All of the Specialized mud tires are 26x1.7. Before we had the Specialized Extremes, we had good luck ruynning Continental and Ritchey tires that were available in 26x1.5 or 1.7 sizes. Luckily they weren`t mud-specific tread patterns, but the narrow size chemically hepled cut into the mud and keep the frame clear. [/I]

I don’t ride much in the mud anymore, but I used to get stuck mud riding pretty often back when I was racing MTB’s, and it all depended on the conditions.

Narrower tires can cut through goopy stuff to a firm bottom - if there is one. And if it’s sticky mud, you do get extra clearance that can keep your frame from packing up. I switched to narrow mud tires after I got passed a few times by people on skinny tires, still riding, while I carried my wheels-locked-up-in-mud bike.

Wider tires don’t sink in as much, which can be great if there is no bottom, or if the surface isn’t too soft. But if it’s just a thin layer of goop, you’ll go slip-sliding along. I ended up only using wide tires on snow.

I have no specific knowledge on this subject but I’ll throw out the obvious reason; the bearing-mount version works with existing frames! That seems, to me, to be reason enough to abandon a version that requires a specially equipped frame. If I had a custom bearing holder mount made, I could even run a disk on my old Wilder!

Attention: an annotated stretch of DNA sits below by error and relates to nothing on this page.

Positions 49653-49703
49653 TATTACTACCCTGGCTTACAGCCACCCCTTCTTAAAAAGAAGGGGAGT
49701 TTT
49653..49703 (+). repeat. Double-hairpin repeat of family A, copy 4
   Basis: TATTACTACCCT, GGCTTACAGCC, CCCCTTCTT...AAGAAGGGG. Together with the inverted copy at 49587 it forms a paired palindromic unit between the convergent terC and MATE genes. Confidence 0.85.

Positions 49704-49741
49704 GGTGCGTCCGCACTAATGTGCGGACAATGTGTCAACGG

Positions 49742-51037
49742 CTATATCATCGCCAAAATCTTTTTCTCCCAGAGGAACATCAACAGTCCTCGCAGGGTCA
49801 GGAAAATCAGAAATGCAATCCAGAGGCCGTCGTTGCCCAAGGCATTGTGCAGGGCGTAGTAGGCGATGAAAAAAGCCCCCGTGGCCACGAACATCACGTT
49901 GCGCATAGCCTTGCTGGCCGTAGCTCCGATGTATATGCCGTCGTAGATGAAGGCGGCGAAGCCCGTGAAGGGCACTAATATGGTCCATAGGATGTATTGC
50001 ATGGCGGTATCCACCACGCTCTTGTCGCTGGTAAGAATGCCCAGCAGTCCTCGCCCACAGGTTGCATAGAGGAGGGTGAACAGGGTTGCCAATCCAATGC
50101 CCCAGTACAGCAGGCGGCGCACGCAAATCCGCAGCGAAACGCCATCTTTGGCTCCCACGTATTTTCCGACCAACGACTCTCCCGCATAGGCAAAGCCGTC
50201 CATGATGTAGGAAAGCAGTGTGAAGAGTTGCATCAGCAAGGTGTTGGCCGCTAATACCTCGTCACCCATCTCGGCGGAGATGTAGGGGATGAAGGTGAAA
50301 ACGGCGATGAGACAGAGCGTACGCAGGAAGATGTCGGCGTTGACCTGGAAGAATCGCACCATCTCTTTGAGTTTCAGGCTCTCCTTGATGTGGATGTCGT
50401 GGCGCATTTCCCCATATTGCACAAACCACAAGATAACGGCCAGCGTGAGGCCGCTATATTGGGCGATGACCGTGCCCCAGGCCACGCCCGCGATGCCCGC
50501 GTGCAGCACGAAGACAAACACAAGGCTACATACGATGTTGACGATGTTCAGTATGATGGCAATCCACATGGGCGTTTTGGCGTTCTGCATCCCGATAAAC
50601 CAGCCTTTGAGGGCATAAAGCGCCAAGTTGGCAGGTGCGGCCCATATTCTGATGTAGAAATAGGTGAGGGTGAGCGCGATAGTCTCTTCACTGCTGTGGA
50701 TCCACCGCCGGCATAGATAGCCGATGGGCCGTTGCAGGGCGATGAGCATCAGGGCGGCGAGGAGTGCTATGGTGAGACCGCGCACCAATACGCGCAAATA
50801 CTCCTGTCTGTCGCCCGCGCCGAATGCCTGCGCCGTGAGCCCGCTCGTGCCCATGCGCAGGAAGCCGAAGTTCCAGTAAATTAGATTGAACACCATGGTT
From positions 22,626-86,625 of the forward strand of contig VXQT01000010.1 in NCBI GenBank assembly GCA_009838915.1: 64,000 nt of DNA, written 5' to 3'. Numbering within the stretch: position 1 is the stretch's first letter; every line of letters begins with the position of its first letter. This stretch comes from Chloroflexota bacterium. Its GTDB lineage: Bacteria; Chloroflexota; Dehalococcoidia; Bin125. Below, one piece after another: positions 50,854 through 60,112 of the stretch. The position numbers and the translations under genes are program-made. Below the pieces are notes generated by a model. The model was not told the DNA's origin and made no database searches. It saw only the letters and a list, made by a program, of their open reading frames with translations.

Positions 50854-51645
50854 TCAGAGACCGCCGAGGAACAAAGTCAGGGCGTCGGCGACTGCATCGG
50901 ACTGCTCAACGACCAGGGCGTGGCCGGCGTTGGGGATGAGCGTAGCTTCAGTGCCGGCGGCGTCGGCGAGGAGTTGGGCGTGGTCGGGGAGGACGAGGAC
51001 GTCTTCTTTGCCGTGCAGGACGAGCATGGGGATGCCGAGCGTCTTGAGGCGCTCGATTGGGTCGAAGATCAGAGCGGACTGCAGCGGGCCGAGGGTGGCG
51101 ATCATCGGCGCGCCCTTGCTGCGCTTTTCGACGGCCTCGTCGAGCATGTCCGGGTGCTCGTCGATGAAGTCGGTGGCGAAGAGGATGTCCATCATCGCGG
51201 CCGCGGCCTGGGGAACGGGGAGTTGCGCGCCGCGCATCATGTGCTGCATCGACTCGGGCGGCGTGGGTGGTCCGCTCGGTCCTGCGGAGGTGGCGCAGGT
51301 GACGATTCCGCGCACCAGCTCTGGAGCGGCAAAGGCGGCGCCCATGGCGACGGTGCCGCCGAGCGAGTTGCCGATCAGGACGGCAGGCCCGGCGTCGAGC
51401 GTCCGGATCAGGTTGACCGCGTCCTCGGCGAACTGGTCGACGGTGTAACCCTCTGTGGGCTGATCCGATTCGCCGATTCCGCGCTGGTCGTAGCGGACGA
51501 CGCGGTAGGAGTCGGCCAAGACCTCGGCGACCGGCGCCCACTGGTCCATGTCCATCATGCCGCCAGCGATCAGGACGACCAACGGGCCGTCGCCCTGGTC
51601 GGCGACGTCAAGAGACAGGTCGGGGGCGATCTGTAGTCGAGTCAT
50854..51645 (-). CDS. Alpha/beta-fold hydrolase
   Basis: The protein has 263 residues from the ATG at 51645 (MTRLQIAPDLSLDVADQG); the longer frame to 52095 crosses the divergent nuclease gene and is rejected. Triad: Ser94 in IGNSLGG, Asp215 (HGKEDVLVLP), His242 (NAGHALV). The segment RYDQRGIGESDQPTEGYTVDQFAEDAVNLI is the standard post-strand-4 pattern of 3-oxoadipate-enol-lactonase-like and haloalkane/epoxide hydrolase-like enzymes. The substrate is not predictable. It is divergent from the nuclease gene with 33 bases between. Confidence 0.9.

The original version had some alignment issues and required spacers, also the metal tab for the mount was steel, so the alumium tab added to the bearing cap is probably lighter.

Flex issues? Nah, neither mount has flex issues.

As John said, the mount also allows it to be used on all frame, so a neat trick.

For the tech minded folks, the mount is very easy to use, the hanger side of the bearing cap is tightened until flush with the frame side bearing holder, then the other side of the bearing cap is used to snug up the cap. Pretty sweet trick :slight_smile:

I rode last night in the mud, it was a slog and slip n’ slide fest, three hours in the woods, wild stuff, traction was better on the uni than off. I could see having a different tire, one without such a solid centerline, so I’m looking at getting somethng more treaded, review to follow :slight_smile: